Rafales (2007) by Jérôme Blais is inspired by the many different types of wind he experienced after moving to Halifax, Nova Scotia, in 2004. Blais uses conventional Western notation to create a framework of pitches and gestures for the performer to improvise with, as well as a mise-en-scène that includes directions for the performer’s movements. Some sections are bookended with silence while others lead directly into the next. None have a strict time imposed; rather Blais leaves the balance of the formal structure up to the discretion of the performer.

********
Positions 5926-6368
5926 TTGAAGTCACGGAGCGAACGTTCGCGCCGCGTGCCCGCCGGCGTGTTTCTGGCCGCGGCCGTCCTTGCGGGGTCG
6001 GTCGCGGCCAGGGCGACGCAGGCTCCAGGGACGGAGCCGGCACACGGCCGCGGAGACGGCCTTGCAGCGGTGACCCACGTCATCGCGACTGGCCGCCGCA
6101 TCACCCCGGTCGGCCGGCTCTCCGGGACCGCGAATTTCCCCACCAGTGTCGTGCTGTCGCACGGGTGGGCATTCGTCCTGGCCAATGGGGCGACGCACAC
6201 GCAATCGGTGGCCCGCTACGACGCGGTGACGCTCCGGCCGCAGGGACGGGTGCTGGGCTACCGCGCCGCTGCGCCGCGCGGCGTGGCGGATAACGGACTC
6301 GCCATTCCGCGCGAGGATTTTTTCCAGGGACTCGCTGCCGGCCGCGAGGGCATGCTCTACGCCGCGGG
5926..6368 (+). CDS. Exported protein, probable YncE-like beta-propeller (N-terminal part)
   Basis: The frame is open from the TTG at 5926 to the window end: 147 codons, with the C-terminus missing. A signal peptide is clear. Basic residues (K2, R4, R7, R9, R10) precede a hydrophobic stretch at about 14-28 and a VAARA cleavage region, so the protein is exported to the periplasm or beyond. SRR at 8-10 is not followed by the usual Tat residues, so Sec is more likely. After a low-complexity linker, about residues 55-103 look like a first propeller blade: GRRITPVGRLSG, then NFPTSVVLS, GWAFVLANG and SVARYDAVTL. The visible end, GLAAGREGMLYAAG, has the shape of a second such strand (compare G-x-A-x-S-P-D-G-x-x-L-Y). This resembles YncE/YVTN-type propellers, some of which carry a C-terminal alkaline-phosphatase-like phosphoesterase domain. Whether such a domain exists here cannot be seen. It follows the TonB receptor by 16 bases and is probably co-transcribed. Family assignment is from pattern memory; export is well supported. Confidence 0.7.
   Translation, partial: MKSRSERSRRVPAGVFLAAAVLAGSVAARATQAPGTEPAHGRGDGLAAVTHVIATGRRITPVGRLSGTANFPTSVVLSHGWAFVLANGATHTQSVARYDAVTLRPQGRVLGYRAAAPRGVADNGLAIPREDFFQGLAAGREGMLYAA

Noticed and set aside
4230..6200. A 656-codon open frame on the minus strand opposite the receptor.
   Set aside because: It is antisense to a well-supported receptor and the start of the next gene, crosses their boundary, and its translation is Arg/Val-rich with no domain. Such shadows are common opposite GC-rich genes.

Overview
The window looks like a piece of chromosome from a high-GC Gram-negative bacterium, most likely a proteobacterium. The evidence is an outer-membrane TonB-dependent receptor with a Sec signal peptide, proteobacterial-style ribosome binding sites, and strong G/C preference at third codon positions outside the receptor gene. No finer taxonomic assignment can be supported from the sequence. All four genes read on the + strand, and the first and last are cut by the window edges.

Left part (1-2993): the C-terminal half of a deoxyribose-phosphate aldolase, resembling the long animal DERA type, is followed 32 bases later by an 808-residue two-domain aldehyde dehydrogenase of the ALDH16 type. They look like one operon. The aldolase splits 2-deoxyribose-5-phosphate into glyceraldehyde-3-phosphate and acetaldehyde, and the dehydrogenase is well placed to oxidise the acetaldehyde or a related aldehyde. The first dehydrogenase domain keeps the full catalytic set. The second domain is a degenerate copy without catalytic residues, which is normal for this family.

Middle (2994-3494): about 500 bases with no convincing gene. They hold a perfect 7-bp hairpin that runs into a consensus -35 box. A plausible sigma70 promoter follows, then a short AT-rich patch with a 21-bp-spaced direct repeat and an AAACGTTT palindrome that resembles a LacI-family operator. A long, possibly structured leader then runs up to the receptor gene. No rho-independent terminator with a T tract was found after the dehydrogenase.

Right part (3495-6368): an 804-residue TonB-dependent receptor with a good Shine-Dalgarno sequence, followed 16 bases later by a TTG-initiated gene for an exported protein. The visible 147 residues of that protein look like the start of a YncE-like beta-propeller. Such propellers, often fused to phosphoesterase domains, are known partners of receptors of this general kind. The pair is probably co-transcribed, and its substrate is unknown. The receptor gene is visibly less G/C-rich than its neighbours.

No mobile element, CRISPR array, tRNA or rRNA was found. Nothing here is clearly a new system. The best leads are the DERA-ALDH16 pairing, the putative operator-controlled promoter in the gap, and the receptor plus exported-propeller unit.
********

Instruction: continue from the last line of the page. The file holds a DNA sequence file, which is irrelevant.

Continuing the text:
I approach Rafales as a sound exploration of my instrument: each performance is different, and that is the point. My process included exploring the sounds and qualities of the oboe that I am drawn to, such as the dark woodiness of the tone found in certain timbral fingerings, and how using my breath in different ways can affect the sound. As I widened my lens to include new sound possibilities, I became more comfortable and could reach further. Throughout, I thought about the possible connection between the sounds I was creating and the types of wind they could represent. In recording Rafales, I intentionally decided to include the choreography suggested by Blais. In the opening section this is particularly noticeable, as my movements toward the microphone and changes in the angle of my oboe on a held pitch are made audible by the change in the tone. One of my favourite aspects of Rafales is that there is a piano just behind the performer with the sustain pedal depressed throughout. The sympathetic resonance of the piano is also audible, feeding into an ethereal quality.